Motor-scooter police tailing cyclists at Union Square at the July 28, 2006, Critical Mass ride.
Critical look at Critical Mass by cop who covers it
By Jefferson Siegel
For the 10 years of Critical Mass in New York City, the police paid scant attention to the monthly bike ride. That changed with the Republican National Convention in August 2004, when hundreds of cyclists were among the 1,800 arrested that week.
In the years since the R.N.C., the rides Union Square starting point has often resembled a military zone, with the cyclists surrounded by police. When the riders would depart from the square they were chased by helicopters and hundreds have since been arrested and ticketed.
Earlier this month, as the third anniversary of the convention approached, a police officer who has been present at many recent Critical Mass rides agreed to give an interview about his thoughts on policing Critical Mass and the event, in general.
Q. Its the last Friday of the month and that evening is Critical Mass. Whats going through your mind?
A. Generally speaking, we know its going to be a night with a lot of confrontations, somebodys going to be unhappy, theres going to be some form of enforcement action. In the beginning it was arrests that were done, and that was when Critical Mass decided to make itself a problem in the eyes of the department, before the R.N.C., especially.
Were expecting were going to arrive and that theres going to be the usual epithets, police state shouts and chants and that were all nazis, so we kind of brace ourselves mentally for that.
Q. For several years after the convention, a lot of riders worried that, with the police chasing the ride, somebody might get hurt. In January 2006, those two officers collided on Third Ave. and 13th St. while chasing the ride.
A. That falls into kind of a tough spot. You dont want to go chasing the bicyclists unnecessarily. However, if you request a bicyclist to stop and they refuse and you let them go and you ask another bicyclist to stop and he refuses and everybody sees, You know what, the cops arent going to chase us at all, well just take off and well never get a ticket, well never get stopped, that sets up a more dangerous confrontation.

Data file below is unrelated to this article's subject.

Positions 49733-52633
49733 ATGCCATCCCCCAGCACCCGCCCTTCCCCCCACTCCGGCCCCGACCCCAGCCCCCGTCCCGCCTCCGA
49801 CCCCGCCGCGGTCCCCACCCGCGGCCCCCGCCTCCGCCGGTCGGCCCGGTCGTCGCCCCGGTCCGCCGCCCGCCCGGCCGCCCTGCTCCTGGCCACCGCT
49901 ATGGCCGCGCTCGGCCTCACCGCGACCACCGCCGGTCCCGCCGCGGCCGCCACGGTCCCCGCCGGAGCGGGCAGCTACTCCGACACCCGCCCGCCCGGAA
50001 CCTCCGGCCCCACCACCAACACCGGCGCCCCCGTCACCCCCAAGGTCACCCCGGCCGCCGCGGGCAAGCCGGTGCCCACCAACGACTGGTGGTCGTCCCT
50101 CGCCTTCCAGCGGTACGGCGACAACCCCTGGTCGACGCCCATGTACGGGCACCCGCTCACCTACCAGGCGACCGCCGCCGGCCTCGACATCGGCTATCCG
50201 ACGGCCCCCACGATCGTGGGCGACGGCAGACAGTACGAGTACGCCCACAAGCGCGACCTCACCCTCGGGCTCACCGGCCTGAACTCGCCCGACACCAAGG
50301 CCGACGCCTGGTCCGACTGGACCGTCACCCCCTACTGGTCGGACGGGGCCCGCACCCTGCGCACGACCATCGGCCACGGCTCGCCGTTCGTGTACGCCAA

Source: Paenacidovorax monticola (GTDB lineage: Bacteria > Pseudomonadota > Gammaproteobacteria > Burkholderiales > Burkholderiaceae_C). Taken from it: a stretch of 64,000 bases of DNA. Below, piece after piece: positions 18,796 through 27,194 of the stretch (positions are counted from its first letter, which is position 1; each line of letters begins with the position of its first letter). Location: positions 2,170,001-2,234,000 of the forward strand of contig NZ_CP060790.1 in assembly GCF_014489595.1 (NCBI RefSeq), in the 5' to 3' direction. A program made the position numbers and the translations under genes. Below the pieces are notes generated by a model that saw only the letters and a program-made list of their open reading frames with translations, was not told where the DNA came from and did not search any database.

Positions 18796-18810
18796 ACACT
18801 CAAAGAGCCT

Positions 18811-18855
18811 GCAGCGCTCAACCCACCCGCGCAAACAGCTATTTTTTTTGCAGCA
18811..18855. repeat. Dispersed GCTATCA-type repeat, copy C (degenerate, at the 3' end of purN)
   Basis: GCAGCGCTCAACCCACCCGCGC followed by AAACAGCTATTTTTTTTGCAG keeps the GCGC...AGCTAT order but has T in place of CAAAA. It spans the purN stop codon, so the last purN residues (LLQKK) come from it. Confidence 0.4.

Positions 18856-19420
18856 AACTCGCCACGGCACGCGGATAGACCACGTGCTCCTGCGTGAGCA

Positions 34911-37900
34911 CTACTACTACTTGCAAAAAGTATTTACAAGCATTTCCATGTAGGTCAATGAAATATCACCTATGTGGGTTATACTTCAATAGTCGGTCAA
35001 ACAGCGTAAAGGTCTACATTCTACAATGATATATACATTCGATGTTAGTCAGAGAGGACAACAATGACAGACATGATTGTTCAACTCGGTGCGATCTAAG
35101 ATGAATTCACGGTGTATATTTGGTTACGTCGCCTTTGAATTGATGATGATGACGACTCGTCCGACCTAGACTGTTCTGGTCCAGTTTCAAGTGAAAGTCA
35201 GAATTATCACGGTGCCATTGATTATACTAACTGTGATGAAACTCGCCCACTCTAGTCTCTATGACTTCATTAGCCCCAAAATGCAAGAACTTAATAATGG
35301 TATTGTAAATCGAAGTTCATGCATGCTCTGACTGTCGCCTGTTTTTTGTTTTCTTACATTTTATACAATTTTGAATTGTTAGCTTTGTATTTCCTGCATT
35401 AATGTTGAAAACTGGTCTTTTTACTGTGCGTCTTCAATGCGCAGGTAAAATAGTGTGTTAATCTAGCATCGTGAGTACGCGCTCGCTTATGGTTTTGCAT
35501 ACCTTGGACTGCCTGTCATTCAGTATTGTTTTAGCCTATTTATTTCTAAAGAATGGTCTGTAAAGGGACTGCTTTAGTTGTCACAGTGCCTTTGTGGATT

Its give or take. The bicyclists have got to understand that youre requested to stop, youre going to have to stop. You are permitted to pursue up to a point, but not for miles and miles.
Q. Before that collision the bicyclists were being arrested and after that there were more tickets being issued and fewer arrests. Is that accurate?
A. Yes. That came about from the departments change in policy from arresting to going to traffic enforcement summonses. The department found, in general, that because there were constitutional issues involved with arresting people on a statute that was loosely interpreted, that parading without a permit statute, that we were losing those cases.
Q. What do you think of the Critical Mass bicyclists?
A. I look at them as idealists. They want to have their quote freedom of speech, First Amendment rights, but I would speculate a lot of them are also very much in favor of gun control, which is another Bill of Rights guarantee. You cant cherry-pick which ones you do want and which ones you dont.
The same people are saying, freedom of assembly, freedom to do whatever they want, period, regardless. It doesnt fly. We have the gun control laws in New York City for a specific reason, for public safety. We have, even though I dont particularly agree with how its set up, the parading without a permit laws along the same lines. You cant have 5,000 cyclists riding up and around Sixth Ave., Broadway, tying up the streets. Even if you do things exactly right, it takes time for all those people to pass through an intersection. That creates a problem. To say that it shouldnt be much of a problem if there were fewer cars doesnt fly.
Q. Bicyclists have claimed that theyre not blocking traffic, they are traffic.